Tuesday, September 06, 2011

Ignorance may be bliss, my friends

I was watching an episode of The Joy of Painting on TV last week - do you know the show? It seems to constantly pop up on one lifestyle channel or other and features Bob Ross showing you how to do an oil painting in half an hour. The shows are nearly always 15-20 years old and Ross himself died in 1995 but their popularity remains undimished. Part of the reason for this is Ross himself, a gentle, permanently smiling man with a voice like a soft drawer-closer gadget and an afro that Shaft would envy. Anyhow, I mention this because I was struck by something Ross said during one show; so much so that I wrote it down. It was this:

I got a letter from somebody here a while back, and they said, 'Bob, everything in your world seems to be happy.' That's for sure. That's why I paint. It's because I can create the kind of world that I want, and I can make this world as happy as I want it. Shoot, if you want bad stuff, watch the news.’

I'm researching a book at the moment that relates to art and decided to use it as a quote. But then the more I read it, the more a deeper truth started to emerge. I realised that, if I looked at my life, almost everything that makes me sad or angry or frustrated and impotent happens somewhere else. And it's nearly always something that I have absolutely no degree of control over either like war or crime or politics or showbiz. So, just as a thought experiment, I asked myself how I would feel if I only looked to my own immediate environs. No newspapers, no TV news, no reality shows or docusoaps. I suddenly found myself in a surprisingly happy place.

We've become informaniacs haven't we? That bastard box in the corner of the room has turned us into news junkies. I actually know more about what's happening to the US economy, the revolution in Libya and recent football transfers (even though I loathe football) than I do about events in the village I live in. For instance, there was a fete on Bank Holiday Monday but I didn't know; there was probably a leaflet through the door at some time but I presumably binned it while watching some programme about the effects of Facebook (which I don't do) on the Middle East (which I've never been to). It's a shame really because I went to the fate last year and it was fun if a little dull (see here). I blogged about it at the time and made the observation that it was weird walking around a supposed 'village fete' and yet I didn't know anyone there. A year later, I'm now asking myself whether I should form an exit strategy for current affairs and an entry strategy for local affairs.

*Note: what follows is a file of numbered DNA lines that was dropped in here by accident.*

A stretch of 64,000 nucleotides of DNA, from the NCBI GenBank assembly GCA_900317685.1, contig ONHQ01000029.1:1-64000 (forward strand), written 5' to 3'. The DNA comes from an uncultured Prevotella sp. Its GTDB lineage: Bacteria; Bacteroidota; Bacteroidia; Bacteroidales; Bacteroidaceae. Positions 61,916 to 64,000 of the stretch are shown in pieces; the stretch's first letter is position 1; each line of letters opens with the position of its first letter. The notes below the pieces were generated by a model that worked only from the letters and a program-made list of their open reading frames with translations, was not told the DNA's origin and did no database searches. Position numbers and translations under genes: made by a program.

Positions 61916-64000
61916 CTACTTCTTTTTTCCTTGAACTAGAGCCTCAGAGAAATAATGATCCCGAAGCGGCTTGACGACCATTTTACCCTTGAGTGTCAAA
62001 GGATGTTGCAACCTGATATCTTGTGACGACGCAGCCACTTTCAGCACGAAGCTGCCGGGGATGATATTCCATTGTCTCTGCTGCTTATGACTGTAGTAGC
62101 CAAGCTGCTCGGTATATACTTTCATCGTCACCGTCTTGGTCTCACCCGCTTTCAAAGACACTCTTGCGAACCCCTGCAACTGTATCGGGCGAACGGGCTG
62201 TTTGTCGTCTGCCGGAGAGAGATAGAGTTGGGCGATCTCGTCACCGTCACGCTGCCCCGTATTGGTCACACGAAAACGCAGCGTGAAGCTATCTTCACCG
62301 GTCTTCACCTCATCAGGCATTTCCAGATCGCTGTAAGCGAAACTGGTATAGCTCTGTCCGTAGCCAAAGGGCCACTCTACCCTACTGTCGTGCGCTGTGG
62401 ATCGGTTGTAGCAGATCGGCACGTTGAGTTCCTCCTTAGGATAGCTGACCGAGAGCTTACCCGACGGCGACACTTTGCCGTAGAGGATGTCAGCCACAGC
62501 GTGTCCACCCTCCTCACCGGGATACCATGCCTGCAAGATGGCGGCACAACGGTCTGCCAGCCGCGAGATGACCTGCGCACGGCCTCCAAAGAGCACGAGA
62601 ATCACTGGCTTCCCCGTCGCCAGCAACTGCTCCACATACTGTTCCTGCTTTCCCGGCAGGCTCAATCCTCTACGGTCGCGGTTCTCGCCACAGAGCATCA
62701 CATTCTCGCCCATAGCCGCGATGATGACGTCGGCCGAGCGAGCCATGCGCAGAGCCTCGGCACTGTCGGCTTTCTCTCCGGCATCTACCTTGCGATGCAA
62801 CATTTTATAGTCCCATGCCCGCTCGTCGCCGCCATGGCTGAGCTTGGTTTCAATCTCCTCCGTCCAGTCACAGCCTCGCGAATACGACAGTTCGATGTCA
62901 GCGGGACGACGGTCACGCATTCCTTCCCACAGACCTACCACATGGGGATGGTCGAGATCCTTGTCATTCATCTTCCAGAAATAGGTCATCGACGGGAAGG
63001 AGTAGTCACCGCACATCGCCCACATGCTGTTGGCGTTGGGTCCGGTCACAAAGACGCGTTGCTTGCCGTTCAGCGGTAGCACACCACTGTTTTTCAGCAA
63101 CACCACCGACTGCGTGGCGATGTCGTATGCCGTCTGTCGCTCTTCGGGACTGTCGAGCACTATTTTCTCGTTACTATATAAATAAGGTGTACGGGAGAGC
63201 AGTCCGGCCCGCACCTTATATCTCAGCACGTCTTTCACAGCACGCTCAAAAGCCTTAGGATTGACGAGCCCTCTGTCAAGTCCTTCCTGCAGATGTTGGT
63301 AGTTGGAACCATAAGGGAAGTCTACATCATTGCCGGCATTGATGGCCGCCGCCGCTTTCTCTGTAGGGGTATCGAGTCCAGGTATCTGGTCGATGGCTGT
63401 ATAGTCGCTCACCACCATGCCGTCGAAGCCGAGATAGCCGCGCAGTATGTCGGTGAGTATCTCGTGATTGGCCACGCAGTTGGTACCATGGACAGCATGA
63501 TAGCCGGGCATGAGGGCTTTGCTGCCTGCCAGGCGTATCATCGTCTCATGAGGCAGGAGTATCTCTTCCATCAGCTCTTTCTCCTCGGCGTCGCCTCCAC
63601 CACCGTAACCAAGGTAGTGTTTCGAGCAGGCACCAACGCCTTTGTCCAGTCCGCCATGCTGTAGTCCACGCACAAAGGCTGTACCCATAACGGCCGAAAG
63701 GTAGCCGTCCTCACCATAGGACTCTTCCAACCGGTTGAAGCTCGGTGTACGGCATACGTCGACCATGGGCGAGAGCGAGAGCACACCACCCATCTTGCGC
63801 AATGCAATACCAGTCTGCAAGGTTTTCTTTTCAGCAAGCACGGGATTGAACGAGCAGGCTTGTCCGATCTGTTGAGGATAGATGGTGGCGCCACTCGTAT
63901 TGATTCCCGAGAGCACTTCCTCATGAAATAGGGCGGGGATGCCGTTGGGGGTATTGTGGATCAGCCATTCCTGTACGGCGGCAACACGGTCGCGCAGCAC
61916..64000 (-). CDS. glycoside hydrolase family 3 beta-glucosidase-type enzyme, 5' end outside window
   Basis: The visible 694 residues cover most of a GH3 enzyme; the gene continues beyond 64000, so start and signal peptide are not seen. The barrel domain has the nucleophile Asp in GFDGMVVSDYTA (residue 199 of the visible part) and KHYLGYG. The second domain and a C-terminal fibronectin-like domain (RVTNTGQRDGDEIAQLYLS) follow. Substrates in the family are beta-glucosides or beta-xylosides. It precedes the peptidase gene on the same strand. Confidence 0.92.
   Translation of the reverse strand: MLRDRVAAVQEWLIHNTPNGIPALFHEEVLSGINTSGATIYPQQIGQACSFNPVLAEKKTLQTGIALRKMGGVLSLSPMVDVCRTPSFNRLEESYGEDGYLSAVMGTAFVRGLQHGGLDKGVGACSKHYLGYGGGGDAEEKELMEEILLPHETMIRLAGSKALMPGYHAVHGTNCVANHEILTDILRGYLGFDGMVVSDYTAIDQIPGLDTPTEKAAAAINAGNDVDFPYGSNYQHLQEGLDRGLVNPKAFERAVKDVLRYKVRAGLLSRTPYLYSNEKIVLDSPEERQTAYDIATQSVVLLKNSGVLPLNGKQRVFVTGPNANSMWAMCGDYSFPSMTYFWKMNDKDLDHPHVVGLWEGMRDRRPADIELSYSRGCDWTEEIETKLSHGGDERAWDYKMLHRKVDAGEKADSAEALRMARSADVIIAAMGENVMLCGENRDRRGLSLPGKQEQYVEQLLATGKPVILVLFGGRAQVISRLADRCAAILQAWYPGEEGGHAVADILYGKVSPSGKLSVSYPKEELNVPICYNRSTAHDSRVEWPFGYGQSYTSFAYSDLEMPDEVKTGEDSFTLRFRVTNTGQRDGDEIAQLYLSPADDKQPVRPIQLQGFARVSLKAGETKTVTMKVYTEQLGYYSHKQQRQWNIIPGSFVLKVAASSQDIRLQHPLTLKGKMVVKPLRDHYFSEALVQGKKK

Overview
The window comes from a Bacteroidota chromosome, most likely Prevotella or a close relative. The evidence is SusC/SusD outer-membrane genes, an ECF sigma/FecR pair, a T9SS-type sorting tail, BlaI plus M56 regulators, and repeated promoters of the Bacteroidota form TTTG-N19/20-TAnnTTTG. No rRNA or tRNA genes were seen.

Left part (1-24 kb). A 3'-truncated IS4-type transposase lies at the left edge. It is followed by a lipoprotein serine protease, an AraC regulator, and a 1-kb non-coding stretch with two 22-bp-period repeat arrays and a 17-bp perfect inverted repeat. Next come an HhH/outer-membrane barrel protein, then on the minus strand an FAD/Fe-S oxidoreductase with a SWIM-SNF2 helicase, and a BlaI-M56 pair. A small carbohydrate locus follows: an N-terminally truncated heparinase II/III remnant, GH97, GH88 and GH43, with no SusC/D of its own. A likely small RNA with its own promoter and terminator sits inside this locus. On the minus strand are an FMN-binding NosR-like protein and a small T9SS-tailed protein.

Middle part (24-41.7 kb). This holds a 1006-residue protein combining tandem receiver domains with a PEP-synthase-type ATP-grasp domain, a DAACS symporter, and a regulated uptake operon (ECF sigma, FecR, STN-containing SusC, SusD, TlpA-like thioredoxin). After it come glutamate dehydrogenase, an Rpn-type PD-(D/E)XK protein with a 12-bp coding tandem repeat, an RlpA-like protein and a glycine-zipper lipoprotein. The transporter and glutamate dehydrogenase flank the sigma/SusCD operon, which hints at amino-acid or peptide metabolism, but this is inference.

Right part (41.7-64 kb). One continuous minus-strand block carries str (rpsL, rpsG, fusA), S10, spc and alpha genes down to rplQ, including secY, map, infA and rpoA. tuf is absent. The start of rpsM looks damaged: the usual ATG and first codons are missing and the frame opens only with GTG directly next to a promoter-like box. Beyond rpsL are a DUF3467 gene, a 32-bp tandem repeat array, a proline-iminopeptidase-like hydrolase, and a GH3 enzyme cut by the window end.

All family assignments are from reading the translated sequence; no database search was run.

I grew up in the 1960s and 70s, in an age before computers, 24 hour TV and mobile phones. I was in Cornwall, miles from 'the action'. We didn't even hear about events in the next town or village unless it appeared in the local paper a week later. And, I can say without any hesitation whatsoever, I had a brilliant childhood and teenage. No worries, no hassles, no bullying. And I'm convinced part of that is because everyone knew everyone else. There was a real community. That still exists in pockets all over the UK and I LOVE reading local newspaper headlines from places where bugger all ever happens locally. If you've never visited the Angry People in Local Newpapers blog, go and visit now. Now! You'll be glad you did.

So, starting today, I'm going Cold Turkey for a week. I won't read a national newspaper or watch the TV news. I will only watch TV shows that are inspiring, funny or completely factitious. I have turned off my RSS news feeds. I will not visit any newspaper sites. I will limit my involvement on Twitter to pesonal matters only and not get involved in any kind of debate that does't directly affect me where I live. I will read community leaflets pushed through the door and attend some local events. I will read and buy the local paper.

At the moment I'd rate my personal happiness and satisfaction as about 6/10. Will it rise or fall in a week?

It'll be interesting to see.


Angela said...

Totally agree. We are shown all the horror the world can create 24 hours a day. It's not natural, we're not equipped to deal with it, it can make you terrified to live, and the important news, the stuff you do need to care about, gets lost.


Sleepy said...

I've given up on the news for years and I found the same result you did. If it's vitally important my husband will tell me. It may seem heartless and cruel but i kinda like not knowing about famine, death, plague and people just being fuckholes to each other.

Debby said...

Rob Ross and his almighty brush?!!!! I was not aware that he aired there. It shocked me, a couple years ago, to see that he was still on the air.